|Who, age||What||Where||When||Last Known Address|
|Victoria "Vicci" Mary Andrews, 57||animals living in squalor||
|March 23, 2002||Auburndale, FL|
|Type of Crime||Other Crimes||#/Type of animal(s) involved||Case Status||Next Court Date /Courthouse|
|Class A Misdemeanor||
|130 dogs, cats, rabbits & chickens||Convicted|
Approximately 130 animals were removed from Victoria Mary Andrews, 57, trailer and land.
The animals were found malnourished and living in filthy and cramped conditions. Dogs were standing in their own feces, mud and old dog food.
The Department of Human Services made the initial call to the Humane Society concerning the welfare of multiple animals. The Sheriff's office was called in and the Humane Society left dog food for the animals that were tied outside. On Tuesday, March 19th, the cruelty investigators began steps to obtain a search and seizure warrant, as the property was thought to have been abandoned.
During a torrential rainstorm, 5 dogs and 3 cats were removed from inside the trailer. 4 dogs tied outside, 3 rabbits and 3 sickly chickens were taken to Nutters Chapel Veterinary Clinic. The animals were evaluated and vaccinations were given. 6 animals remained at the clinic and the Humane Society of Faulkner County volunteers took the rest home that night.
On March 23rd the HSFC met with Andrews, who agreed to surrender all the animals (totaling 130) and not have other animals for 1 year, in lieu of prosecution.
Investigators found the animals living in pens on the grounds and inside Andrews travel trailer. Some of the animals were in airline shipping crates that were not big enough for them to turn around in. The home had no running water and some of the crates were stacked 3 deep. Andrews called her location the "Lodestar Shelter". There were ~50 runs (chain link enclosures) with no floors in them and at least 20-25 were located in the open without any protection from the elements. Several of the dogs had skin conditions and some were just skin and bones.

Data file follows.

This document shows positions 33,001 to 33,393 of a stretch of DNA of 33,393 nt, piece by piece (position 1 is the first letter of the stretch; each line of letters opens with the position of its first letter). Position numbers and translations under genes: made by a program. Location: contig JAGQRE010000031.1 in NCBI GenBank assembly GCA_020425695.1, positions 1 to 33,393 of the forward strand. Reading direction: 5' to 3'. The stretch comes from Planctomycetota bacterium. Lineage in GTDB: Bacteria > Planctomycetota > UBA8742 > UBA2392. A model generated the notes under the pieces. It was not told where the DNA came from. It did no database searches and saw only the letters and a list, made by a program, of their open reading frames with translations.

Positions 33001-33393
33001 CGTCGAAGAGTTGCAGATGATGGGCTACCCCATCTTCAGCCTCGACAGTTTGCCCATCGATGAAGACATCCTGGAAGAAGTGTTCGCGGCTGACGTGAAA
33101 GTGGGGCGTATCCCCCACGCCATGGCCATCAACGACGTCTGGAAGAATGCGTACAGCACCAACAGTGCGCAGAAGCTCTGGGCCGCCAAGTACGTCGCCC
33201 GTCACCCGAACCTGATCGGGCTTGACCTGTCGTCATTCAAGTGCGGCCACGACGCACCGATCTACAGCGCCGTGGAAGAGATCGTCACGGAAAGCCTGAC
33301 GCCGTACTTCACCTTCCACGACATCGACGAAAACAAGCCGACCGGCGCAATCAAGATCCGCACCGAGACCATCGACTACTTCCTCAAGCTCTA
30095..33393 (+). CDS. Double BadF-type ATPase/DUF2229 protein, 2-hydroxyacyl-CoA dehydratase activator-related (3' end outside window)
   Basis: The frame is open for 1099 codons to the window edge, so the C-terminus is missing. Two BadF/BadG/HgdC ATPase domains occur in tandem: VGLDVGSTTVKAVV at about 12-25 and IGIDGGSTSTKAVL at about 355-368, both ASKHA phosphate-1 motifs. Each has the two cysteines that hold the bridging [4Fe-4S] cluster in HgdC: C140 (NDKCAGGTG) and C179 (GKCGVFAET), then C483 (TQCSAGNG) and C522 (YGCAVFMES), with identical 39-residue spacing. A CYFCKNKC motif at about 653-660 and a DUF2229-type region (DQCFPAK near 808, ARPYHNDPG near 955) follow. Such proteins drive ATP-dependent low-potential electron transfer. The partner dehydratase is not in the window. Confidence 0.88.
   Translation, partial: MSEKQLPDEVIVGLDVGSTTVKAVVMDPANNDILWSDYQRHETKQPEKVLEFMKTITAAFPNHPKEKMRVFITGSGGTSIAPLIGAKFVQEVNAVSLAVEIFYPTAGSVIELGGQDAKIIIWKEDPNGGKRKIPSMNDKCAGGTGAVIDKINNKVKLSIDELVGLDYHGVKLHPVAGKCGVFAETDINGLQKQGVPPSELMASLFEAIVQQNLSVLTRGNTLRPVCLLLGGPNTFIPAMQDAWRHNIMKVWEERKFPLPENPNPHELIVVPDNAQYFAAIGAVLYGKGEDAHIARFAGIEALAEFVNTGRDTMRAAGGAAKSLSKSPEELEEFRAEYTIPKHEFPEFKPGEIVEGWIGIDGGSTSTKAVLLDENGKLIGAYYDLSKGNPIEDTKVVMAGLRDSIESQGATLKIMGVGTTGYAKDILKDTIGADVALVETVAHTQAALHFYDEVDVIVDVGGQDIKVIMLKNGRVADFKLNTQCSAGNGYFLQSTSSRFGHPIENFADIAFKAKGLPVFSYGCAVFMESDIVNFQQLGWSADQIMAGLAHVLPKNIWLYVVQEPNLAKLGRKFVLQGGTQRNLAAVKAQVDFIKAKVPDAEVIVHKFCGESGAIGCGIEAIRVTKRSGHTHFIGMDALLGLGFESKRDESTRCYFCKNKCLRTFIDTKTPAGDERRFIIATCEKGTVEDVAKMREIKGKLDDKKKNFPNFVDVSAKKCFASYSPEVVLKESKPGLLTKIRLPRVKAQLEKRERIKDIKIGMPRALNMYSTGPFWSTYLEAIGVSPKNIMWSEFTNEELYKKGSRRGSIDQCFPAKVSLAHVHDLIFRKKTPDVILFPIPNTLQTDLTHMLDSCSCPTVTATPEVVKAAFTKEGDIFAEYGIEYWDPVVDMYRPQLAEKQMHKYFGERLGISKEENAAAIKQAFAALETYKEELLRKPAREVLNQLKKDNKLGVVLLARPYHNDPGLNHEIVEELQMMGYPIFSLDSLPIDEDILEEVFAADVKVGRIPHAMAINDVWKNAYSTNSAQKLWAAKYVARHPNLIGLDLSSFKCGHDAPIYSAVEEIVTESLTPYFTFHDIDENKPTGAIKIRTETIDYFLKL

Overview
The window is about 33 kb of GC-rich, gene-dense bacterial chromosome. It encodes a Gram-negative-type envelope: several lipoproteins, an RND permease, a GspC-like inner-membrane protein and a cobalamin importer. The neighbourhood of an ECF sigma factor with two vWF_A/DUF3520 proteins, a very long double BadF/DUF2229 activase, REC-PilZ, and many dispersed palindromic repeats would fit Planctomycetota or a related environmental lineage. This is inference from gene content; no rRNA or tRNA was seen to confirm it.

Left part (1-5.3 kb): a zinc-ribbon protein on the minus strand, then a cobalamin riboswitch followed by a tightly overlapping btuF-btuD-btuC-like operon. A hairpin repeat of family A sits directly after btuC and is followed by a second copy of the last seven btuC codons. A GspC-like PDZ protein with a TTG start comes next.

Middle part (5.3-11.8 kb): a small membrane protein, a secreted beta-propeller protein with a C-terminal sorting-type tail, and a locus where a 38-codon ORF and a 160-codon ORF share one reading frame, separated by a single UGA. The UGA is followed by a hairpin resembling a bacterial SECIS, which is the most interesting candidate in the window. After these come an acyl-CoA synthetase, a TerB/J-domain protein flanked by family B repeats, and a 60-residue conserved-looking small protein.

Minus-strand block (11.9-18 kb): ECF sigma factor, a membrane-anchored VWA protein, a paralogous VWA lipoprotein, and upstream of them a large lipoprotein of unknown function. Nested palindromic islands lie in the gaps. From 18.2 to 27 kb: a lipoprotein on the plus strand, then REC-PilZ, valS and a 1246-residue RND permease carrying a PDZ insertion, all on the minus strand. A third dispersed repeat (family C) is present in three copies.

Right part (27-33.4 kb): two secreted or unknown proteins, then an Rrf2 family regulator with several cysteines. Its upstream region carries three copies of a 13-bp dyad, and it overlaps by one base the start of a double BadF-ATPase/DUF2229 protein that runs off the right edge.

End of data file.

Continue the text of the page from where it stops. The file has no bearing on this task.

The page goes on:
The Humane Society had been trying for months to get the animals before the DHS got involved. Sherrill Durbin in Oklahoma had discovered the conditions at Lodestar via the internet in August 2001 and had visited the location during the 6 months prior to the seizure. She had tried to assist Andrews in adopting out the animals but Andrews was resistant to the adoption of her animals. Polaski County Humane Society had received several complaints via the internet regarding this "puppymill" and had tried to also assist Andrews but she was again unwilling to relinquish the animals. They were able to take 13 of the animals back to the shelter in February 2002. The Sheriff's office had issued Andrews warnings to clean up the place and the Polk County Assistant Prosecuting Attorney had pictures and written statements from witnesses who had been to the location but by March 21st the conditions were found to be the same so the search and seizure warrants were issued.
The Polk County Humane Society and the fire department dismantled and removed all the cages on Andrews’s property, confiscating them along with any other related materials.
When the deputy sheriffs served the warrants they stated they felt sorry for Andrews, they weren't sure she was mentally qualified to take care of the animals, given the conditions she lived in. The arrest warrant for cruelty to animals, is only a Class A Misdemeanor. The deputies took Andrews in, cleaned her up, washed her clothes and released her to friends that afternoon. The police felt that Andrews was not trying to harm the animals…She was just hoarding them. Andrews was initially charged with 1 count of animal cruelty.